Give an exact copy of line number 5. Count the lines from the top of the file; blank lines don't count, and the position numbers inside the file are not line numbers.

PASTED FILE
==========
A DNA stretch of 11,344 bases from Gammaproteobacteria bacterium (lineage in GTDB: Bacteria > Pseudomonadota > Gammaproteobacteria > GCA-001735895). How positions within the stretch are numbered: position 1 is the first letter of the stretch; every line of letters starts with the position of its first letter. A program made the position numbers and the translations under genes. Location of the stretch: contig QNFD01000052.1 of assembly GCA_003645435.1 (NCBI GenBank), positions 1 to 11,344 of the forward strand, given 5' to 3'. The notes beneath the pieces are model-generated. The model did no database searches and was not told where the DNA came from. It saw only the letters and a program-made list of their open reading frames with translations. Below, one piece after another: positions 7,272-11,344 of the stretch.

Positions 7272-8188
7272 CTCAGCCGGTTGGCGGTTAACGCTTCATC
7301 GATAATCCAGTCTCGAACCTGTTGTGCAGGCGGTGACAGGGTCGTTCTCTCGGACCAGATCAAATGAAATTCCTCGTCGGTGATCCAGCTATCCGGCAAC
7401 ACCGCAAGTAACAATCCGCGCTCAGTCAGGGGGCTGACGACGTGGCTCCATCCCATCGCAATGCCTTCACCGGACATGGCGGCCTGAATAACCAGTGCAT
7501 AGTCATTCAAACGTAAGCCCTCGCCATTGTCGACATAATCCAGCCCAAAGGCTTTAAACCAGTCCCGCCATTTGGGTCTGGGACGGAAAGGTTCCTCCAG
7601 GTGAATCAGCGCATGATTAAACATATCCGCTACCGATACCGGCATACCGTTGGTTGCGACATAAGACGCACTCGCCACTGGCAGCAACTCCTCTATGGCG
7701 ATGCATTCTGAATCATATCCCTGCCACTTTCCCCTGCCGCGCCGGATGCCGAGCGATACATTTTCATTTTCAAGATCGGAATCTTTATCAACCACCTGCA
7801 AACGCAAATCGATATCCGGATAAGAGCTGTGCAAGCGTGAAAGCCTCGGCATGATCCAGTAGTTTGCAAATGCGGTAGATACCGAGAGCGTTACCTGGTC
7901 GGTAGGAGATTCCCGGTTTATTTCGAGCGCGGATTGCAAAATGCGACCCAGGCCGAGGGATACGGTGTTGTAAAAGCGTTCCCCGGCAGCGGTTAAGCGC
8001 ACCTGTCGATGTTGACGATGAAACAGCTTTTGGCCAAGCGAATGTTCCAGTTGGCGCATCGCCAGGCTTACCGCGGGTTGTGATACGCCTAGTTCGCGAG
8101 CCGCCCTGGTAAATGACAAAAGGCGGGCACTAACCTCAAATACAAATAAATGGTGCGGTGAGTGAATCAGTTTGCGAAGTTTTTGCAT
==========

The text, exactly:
7401 ACCGCAAGTAACAATCCGCGCTCAGTCAGGGGGCTGACGACGTGGCTCCATCCCATCGCAATGCCTTCACCGGACATGGCGGCCTGAATAACCAGTGCAT